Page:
DR ELLIE CANNON: How to cut your risk of bowel cancer and what you need to eat to beat it

DR ELLIE CANNON: How to cut your risk of bowel cancer and what you need to eat to beat it

That’s why it is important to get anything you feel is not quite right for you checked out.
The World Health Organisation has warned that 50g of processed meat a day – just one sausage – increases the chance of developing bowel cancer by 18 per cent.
According to Cancer Research UK, the less alcohol you drink, the lower your risk of cancer.
The solution: It is important to say that not everyone who drinks alcohol will get cancer – of course not – but it is a risk and we have to weigh up that risk.
Exercise is also linked to a lower risk of polyps developing in the bowel.
He says: ‘I used to love bacon – and as a 6ft-tall former rugby player, I’d eat meat most days.
‘Research into genes for bowel cancer is at an early stage, so they don’t know how significant these anomalies are, but she’s now been told to have a colonoscopy every year, rather than every five years as she did before.

Majority of recent cancer drugs approved for use in UK show no survival benefits, study finds

Majority of recent cancer drugs approved for use in UK show no survival benefits, study finds

The majority of cancer drugs approved for use in the UK in recent years are not proven to extend life, research has found.
The study published in the BMJ examined 48 medications approved by the European Medicines Agency (EMA) to treat 68 separate cancers from 2009 to 2013.
It found that in two thirds of cases, drugs came into the market without clear evdience they could improve survival.
Dr Deborah Cohen, associate editor at The BMJ, said: “The fact so many of the new drugs on the market lack good evidence that they improve patient outcomes puts governments in a difficult position when it comes to deciding which treatments to fund. “But regulatory sanctioning of a comparator that lacks robust evidence of efficacy means the cycle of weak evidence and uncertainty continues.” “While the European Medicines Agency (EMA) decides which new drugs are safe to be sold in Europe, it’s national bodies like Nice (National Institute for Health and Care Excellence) that decide which drugs should be made available to patients. “Nice makes these decisions based on the clinical effectiveness and the cost of a drug to determine whether it will bring value to patients and the NHS.

Julia Louis-Dreyfus and her son thank supporters after her cancer diagnosis

Julia Louis-Dreyfus and her son thank supporters after her cancer diagnosis

Julia Louis-Dreyfus and her family shared sentimental appreciation for the outpouring of public support — and for each other — after the “Veep” star revealed her breast cancer diagnosis this past week.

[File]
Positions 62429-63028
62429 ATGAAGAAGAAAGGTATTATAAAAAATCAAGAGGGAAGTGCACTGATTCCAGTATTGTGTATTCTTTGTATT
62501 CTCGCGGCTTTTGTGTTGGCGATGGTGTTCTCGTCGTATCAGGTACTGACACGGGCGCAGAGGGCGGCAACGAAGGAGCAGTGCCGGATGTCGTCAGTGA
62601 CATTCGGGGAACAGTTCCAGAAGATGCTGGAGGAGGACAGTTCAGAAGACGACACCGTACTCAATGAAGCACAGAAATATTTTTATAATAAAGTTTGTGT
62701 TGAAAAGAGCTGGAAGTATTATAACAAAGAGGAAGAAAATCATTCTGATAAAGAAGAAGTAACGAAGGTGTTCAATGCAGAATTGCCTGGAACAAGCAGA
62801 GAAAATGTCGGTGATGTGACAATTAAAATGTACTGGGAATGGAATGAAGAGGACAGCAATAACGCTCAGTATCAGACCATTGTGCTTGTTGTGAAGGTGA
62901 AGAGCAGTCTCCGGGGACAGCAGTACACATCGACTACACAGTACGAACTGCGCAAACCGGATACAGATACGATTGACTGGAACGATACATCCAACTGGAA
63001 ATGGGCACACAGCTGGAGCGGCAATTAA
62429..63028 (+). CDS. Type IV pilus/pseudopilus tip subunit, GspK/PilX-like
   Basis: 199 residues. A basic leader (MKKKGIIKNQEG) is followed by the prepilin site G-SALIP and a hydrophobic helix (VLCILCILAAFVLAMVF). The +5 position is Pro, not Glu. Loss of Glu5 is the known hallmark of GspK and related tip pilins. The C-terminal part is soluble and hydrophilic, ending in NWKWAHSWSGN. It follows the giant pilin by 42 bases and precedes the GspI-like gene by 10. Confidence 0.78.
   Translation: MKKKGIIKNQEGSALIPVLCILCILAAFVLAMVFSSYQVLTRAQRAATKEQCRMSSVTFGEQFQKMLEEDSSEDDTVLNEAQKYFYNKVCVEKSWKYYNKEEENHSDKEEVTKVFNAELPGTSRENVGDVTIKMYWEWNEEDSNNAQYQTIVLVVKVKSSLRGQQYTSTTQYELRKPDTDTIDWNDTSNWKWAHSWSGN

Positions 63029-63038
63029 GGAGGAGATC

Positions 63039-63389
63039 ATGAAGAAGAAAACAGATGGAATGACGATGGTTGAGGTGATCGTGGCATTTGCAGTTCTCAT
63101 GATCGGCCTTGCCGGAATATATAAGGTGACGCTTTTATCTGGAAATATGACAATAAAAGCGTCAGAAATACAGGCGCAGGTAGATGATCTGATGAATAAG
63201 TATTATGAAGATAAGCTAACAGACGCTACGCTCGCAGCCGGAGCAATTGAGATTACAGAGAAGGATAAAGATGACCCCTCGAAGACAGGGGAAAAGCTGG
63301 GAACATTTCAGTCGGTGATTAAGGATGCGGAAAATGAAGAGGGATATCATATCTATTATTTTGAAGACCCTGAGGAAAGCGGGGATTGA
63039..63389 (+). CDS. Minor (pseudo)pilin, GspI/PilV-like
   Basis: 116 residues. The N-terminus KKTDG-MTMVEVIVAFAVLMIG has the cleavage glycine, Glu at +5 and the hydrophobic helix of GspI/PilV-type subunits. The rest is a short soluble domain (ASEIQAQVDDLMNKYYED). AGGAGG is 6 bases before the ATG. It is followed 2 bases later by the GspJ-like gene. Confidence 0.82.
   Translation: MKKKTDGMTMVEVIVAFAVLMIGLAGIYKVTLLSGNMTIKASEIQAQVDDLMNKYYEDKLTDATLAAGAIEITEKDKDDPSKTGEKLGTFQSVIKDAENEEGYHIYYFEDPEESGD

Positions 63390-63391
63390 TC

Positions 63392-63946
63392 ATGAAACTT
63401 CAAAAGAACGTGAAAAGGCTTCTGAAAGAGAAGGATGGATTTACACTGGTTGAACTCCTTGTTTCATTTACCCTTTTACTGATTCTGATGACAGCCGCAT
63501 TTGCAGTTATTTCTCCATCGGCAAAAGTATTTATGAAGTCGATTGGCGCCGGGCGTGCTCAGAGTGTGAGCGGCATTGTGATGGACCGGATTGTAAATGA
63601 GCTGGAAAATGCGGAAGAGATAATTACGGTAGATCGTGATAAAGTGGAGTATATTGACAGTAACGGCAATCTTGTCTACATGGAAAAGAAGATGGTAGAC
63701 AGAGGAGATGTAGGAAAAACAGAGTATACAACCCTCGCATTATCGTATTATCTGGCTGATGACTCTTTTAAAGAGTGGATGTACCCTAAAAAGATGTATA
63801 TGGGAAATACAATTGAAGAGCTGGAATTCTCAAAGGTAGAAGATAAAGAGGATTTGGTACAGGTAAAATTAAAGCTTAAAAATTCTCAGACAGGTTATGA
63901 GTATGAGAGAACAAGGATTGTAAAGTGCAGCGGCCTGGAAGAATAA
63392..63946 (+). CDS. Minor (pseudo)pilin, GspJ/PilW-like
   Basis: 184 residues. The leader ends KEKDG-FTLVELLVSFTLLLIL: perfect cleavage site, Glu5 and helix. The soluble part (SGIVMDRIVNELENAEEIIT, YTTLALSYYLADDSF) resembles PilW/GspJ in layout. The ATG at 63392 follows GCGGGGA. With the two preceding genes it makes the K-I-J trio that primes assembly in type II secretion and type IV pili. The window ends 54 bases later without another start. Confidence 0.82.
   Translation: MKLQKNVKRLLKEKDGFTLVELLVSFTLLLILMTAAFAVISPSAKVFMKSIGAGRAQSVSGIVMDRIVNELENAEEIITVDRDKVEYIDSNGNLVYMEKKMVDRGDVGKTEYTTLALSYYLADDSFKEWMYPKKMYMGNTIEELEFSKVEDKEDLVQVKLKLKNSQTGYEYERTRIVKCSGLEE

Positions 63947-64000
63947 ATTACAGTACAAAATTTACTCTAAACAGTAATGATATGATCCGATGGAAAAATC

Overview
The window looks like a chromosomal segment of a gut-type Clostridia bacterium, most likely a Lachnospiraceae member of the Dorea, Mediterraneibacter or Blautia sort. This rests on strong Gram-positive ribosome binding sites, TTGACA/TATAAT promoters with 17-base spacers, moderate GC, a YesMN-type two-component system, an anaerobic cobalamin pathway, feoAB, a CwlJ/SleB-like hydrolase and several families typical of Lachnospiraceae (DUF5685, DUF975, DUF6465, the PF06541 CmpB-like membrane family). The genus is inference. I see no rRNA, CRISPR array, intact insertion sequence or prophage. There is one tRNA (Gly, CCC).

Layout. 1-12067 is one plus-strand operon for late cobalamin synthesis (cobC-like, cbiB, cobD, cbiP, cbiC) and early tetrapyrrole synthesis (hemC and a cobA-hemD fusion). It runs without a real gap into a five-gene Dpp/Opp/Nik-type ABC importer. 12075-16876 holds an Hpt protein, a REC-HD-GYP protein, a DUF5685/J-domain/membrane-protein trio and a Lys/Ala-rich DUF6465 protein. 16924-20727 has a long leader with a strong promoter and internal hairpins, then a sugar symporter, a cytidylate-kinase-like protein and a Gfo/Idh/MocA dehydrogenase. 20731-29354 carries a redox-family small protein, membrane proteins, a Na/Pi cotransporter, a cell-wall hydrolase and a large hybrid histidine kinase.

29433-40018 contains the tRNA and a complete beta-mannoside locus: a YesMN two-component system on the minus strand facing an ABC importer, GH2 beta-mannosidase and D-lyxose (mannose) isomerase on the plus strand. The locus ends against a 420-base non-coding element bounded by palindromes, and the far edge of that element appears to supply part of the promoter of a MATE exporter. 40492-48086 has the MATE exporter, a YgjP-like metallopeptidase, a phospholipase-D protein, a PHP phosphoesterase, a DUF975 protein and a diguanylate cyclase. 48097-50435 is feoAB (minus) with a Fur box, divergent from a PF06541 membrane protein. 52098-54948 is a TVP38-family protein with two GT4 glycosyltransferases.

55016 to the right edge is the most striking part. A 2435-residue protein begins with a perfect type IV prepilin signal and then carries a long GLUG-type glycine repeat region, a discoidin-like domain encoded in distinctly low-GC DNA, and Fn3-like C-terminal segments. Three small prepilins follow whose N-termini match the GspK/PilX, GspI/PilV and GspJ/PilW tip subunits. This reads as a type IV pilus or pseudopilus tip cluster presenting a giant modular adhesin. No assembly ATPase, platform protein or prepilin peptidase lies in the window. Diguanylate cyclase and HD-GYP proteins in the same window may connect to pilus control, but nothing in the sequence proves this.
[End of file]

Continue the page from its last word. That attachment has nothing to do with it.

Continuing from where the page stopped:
I couldn’t be more thankful for the outpouring of support for my mom yesterday. Here’s a picture of us taken last year.
“Here’s a picture of us taken last year.
I’m thankful, too.
The Northwestern men’s basketball team tweeted at their teammate’s mom: “You’ve been there for us.

Deep Run native Patsy Spear’s personal battle with cancer

Deep Run native Patsy Spear’s personal battle with cancer

For example, if breast cancer spreads to the lungs, it is still breast cancer, not lung cancer.
Chemotherapy: treatment with drugs to kill cancer cells. Chemo is used in addition to surgery or radiation to treat cancer when it has spread, when it has come back, or when there is a strong chance that it could come back.
Mammogram: and x-ray of the breast; a way to find breast cancers that cannot be felt.
Recurrence: cancer that has come back after treatment.
Moving past difficult times is just another chapter of her experience. One side of her body is nearly numb and there’s a port on the side of her chest.
The second time around they had more fun with it but the third time she didn’t let them know at all, “it was just a thing,” she said.
Her team consists of doctors, medicine, family, friends and faith.

Former Red Wings broadcaster Dave Strader dies after cancer battle

Former Red Wings broadcaster Dave Strader dies after cancer battle

DETROIT (WXYZ) — Former Detroit Red Wings broadcaster Dave Strader died on Sunday after battling cancer.
He was 62 years old.
Strader was diagnosed with cholangiocarcinoma, a rare form of bile duct cancer, last year.
He first served as a broadcaster for the Red Wings’ American Hockey League affiliate in Adirondack from 1979 to 1985 before spending the next 11 seasons handling television play-by-play for Detroit.
Strader began working national hockey broadcasts in 1996 for ESPN, and later ABC and FOX.
Strader spent the last two seasons handling the play-by-play duties for the Dallas Stars, continuing to call games both locally and nationally following his cancer diagnosis in June 2016. “The loss of Dave will certainly be felt throughout the hockey community,” Red Wings general manager Ken Holland said in a release. “He was one of the most iconic play-by-play announcers of his time and a true gentleman. He was a devoted husband and father, and his presence will be sorely missed in arenas throughout the league.”